While deep-pocketed folks like Steven Spielberg and George Lucas get buildings named after them for big donations, director Bryan Singer has made history by becoming the first alumnus of USC‘s School Of Cinematic Arts to have one of the school’s six programs of study named in his honor. USC’s Dean Elizabeth M. Daley said today that SCA’s Division of Critical Studies has now been named the Bryan Singer Division of Critical Studies in honor of the filmmaker’s $5 million gift. The X-Men and Superman Returns director, who is prepping Fox’s X-Men: Days Of Future Past for a summer 2014 debut, graduated from the Critical Studies division in 1989; his Jack The Giant Slayer for Warner Bros opens March 1. “In a way, I began my career in the Division of Critical Studies at USC”, he said. “Watching great films and learning how to think about film from the faculty transformed me as an artist and as a person. I am honored to give back to the division and the school, which gave me so much.”
Bryan Singer Tweeted today that Anna Paquin, Ellen Page and Shawn Ashmore have rejoined the team for X-Men: Days of Future Past. Last month Singer, who directed the first two chapters of the Fox franchise, also announced via Twitter that Hugh Jackman would regrow his claws for the followup to X-Men: First Class. Paquin, Page and Ashmore most recently appeared in Brett Ratner’s X-Men: The Last Stand as Rogue, Kitty Pride and Iceman, respectively. Singer’s tweet (@BryanSinger) thanked Ratner “for letting them live!” In addition to Jackman, Patrick Stewart and Ian McKellen are returning as are other First Class mates James McAvoy, Michael Fassbender and Jennifer Lawrence.
EXCLUSIVE: The Twilight Zone is eying a return to primetime. X-Men director Bryan Singer has closed a deal to develop, executive produce and possibly direct a reboot of Rod Serling’s classic. The drama series project, now in early stages, is set up at CBS TV Studios, which owns the rights to the original series. Search is underway for a writer to pen the new Twilight Zone pending finalizing the deal with the Serling estate. The project has not been pitched to networks yet, but CBS is an obvious destination since CBS TV Studios only supplies CBS and the CW on the broadcast side and CBS carried the original series as well as the first revival. In addition to the TV series project, there has been a feature Twilight Zone remake in the works at Warner Bros. with Matt Reeves attached to direct from a script by Jason Rothenberg.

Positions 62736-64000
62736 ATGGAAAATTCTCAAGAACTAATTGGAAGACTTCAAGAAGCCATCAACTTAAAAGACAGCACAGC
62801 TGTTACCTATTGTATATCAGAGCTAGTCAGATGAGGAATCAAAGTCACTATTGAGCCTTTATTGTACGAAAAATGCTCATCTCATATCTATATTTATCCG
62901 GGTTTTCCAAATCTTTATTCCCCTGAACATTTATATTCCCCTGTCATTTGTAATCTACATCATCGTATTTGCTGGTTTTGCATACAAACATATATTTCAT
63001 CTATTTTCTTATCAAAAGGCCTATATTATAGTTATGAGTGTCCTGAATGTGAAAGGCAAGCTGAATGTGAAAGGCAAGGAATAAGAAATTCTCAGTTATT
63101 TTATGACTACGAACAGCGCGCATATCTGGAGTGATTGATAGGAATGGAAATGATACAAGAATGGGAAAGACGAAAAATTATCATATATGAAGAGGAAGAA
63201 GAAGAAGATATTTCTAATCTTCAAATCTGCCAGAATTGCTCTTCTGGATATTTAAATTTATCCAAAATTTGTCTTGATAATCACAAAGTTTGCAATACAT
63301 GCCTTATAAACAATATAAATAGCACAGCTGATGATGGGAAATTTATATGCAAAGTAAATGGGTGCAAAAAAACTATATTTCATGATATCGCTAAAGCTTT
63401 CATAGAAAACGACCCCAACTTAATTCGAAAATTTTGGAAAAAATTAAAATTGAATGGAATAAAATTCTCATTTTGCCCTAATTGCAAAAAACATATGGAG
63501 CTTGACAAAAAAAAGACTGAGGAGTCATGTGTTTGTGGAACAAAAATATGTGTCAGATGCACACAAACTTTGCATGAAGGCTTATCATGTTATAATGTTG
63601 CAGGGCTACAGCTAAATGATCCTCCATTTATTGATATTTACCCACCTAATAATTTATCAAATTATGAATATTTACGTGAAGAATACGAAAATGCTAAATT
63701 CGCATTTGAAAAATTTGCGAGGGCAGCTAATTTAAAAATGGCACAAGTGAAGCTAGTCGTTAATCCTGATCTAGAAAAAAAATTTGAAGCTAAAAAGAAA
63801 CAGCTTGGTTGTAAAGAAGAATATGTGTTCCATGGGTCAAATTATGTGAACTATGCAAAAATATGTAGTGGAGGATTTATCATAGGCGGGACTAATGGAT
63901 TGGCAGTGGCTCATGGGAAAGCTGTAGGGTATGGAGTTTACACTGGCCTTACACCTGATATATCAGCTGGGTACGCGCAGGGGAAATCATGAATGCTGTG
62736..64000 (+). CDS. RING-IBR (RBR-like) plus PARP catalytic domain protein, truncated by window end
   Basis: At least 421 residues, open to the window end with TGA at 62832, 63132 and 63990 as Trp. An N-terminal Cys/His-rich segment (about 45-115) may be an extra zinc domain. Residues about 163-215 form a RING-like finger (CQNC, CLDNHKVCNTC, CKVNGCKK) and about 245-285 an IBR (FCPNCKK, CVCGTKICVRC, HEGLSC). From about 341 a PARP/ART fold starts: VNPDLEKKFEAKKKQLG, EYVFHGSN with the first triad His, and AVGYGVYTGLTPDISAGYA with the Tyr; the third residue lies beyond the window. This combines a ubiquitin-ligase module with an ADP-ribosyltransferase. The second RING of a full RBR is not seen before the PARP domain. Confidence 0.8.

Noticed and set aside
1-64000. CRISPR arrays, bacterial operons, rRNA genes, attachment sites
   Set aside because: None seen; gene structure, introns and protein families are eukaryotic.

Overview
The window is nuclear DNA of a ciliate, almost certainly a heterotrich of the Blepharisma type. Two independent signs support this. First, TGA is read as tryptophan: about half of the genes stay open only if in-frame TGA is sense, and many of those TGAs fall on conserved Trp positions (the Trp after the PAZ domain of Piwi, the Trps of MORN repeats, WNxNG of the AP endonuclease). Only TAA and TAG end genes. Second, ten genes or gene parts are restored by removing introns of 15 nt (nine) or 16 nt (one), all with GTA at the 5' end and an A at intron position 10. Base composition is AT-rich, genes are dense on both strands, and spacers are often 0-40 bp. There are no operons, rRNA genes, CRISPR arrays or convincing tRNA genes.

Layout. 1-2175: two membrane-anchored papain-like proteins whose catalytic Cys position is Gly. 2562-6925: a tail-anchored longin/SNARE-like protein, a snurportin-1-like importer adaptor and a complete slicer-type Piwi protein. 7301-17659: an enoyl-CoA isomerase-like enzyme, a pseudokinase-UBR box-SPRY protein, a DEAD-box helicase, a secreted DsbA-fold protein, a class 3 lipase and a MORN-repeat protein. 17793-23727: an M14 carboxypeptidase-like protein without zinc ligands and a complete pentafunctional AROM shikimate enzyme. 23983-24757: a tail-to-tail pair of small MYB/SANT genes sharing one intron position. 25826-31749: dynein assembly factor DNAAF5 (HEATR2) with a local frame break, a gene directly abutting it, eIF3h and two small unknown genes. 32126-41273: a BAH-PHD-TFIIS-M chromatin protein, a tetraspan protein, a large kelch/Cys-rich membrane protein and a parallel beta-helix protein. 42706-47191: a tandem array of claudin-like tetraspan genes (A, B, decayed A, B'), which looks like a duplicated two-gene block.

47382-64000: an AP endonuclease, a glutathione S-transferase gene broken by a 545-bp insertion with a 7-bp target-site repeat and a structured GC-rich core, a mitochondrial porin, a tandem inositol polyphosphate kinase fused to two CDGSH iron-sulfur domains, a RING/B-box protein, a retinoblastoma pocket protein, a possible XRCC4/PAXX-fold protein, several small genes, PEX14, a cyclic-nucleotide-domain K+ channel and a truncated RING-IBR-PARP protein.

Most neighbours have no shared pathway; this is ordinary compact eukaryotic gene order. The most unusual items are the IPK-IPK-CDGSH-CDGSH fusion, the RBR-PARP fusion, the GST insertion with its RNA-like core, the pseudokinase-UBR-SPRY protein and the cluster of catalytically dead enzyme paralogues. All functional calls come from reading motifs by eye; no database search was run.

The original Twilight Zone series ran on CBS from 1959-1964. CBS also aired a remake, which ran from 1985-1989. The most recent series reboot, hosted by Forest Whitaker, premiered on UPN in 2002 and lasted one season. Singer, who directed the pilot for Fox’s long-running medical drama House, which he executive produced, recently helmed and exec produced another reboot of a classic series, NBC’s Munsters-themed Mockingbird Lane pilot, which aired as a Halloween special. On the feature side, Singer …
It’s not that much of a surprise, but Bryan Singer last night took to Twitter to confirm that Hugh Jackman will put on his claws and play Wolverine in X-Men: Days Of Future Past. Jackman, who’s about to open as Jean Valjean in the Oscar-bait picture Les Miserables, joins Patrick Stewart and Ian McKellen, who are also reprising the roles they originated in the first X-Men, which Singer directed. I’m sure that more of that original core cast will be back — paging Halle Berry, James Marsden, Famke Janssen, Anna Paquin and Rebecca Romijn — but Singer has become infatuated with Twitter and wants to dole out the info as he locks in cast. I’m just glad he’s back in the saddle because his first two X-Men films were the best of the bunch. Here’s his tweet:
I would officially like to welcome @RealHughJackman to the cast of #Xmen Days of Future Past. Very excited! More to come…
EXCLUSIVE: Here is a fun scoop for X-Men fans. Bryan Singer, who helmed the first two superb installments that launched the franchise at Fox and whom Deadline was first to reveal will helm X-Men: Days Of Future Past, has just tweeted the following news: “I’d like to officially welcome back James McAvoy, Jennifer Lawrence, Michael Fassbender and Nicholas Hoult to X-Men: Days Of Future Past. Also thrilled to announce Sir Ian Mckellen and Sir Patrick Stewart.”